BRIT (ish): On Race, Identity and Belonging by Afua Hirsch

I enjoyed this book. Afua Hirsch goes in search of Britishness, and does not find it, but her quest is full of eclectic learning, passionate indignation, and personal experience of both Britain and Ghana which will be new to most of her readers.

One proof of her sincerity lies in her willingness to cite evidence which does not redound entirely to her credit. Sam, her boyfriend and husband, a man of Ghanaian descent who has had a tough start in life in Tottenham, is dismissive of her and her privileged friends:

“Listen, in my brain, you lot went to Oxford, you are supposed to be the crème de la crème. You are supposed to be blitzing this life. And there you were, sitting there, so tentative like.”

Hirsch is an odd mixture of the tentative and the trenchant. Some readers will find this annoying. Kwasi Kwarteng ended his review with an irascible dismissal of the book as “a letter of protest written by ‘a poor little rich girl'”.

Born to a father of German Jewish descent and a mother of Ghanaian descent, Hirsch is brought up in a well-off and loving household in Wimbledon and sent to a private school, but never feels at ease being British.

One may say, if one wishes, “Grow up and be thankful for all the good things you have.” But since this is palpably how she actually feels, that strikes me as a totally inadequate reaction, on a par with saying to someone who is suffering from depression, “Pull yourself together – there are millions of people worse off than you.”

She finds being of mixed race very difficult, and the way the British are “taught not to see race” makes matters worse, for it means the subject cannot be discussed.

Just as one is thinking to oneself that class is generally more important than race, she admits this. But race is what matters to her in this book, and she is not to be fobbed off by tiresome efforts on the part of the authorities to demonstrate that her preoccupations have become part of the curriculum: “Even more irritating is Black History Month’s indefatigably celebratory tone.”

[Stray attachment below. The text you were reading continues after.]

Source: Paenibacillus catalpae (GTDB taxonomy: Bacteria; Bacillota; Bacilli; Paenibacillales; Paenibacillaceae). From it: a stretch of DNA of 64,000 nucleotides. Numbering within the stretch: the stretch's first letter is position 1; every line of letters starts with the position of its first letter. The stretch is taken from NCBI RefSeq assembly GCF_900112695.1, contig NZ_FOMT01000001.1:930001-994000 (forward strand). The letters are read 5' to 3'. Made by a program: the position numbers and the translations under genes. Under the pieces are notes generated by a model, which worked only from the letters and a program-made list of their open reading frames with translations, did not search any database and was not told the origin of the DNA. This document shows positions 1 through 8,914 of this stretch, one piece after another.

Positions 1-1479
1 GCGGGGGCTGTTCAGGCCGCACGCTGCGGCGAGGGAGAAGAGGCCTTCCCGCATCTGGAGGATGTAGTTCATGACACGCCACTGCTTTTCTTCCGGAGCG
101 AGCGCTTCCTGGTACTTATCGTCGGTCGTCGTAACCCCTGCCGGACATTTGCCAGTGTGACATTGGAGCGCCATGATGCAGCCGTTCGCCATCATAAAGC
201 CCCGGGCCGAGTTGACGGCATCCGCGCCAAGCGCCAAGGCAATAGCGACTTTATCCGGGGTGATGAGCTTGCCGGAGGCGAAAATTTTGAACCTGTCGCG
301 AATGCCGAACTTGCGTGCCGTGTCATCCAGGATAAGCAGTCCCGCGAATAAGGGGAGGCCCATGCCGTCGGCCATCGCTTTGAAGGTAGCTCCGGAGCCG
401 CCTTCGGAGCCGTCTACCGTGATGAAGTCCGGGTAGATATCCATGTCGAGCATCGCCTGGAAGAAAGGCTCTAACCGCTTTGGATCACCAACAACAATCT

She is good on being mistaken, when she works at the Guardian and at Sky News, for other black women who look nothing like her. Even more wonderfully, a famous columnist – a middle-aged white man – walks up to her in a restaurant in Westminster and says: “Michelle! Can I just say, it is such an honour.” The idiot has mistaken her for Michelle Obama, just then on a visit to London, “as if the prospect of there being two distinct black females in Westminster at any one time was too implausible”.

That line reminded me of How To Be Black, a very funny book by Baratunde Thurston.

Hirsch is too agonised by her predicament to wish very often to be funny, but she has a good ear for comic disparities, as when, in her Acknowledgements, at the end of a list of family members many of whom have African names, she surprises us with “Graham Roderick Laurence Oliphant of Oliphant, younger”.

She finds that although she “performed convincingly in tutorials” at Oxford, “internally, the atmosphere…destroyed my confidence”, for she felt “constantly face-to-face with my sense of otherness”, and later came to understand her behaviour “as an experiment in suppressing myself”.

So off she goes to Senegal, only to discover, “to my endless confusion, how British I was”. Later she goes to Ghana, which is full of “returnees”, people brought up in the UK in the Eighties and Nineties “who leave in search of something that truly feels like theirs”.

Her neighbours in Accra are scandalised by the way she goes gallivanting round town on journalistic business, and in front of her tell Sam, who arrives in Ghana four months after her: “You need to control your wife.”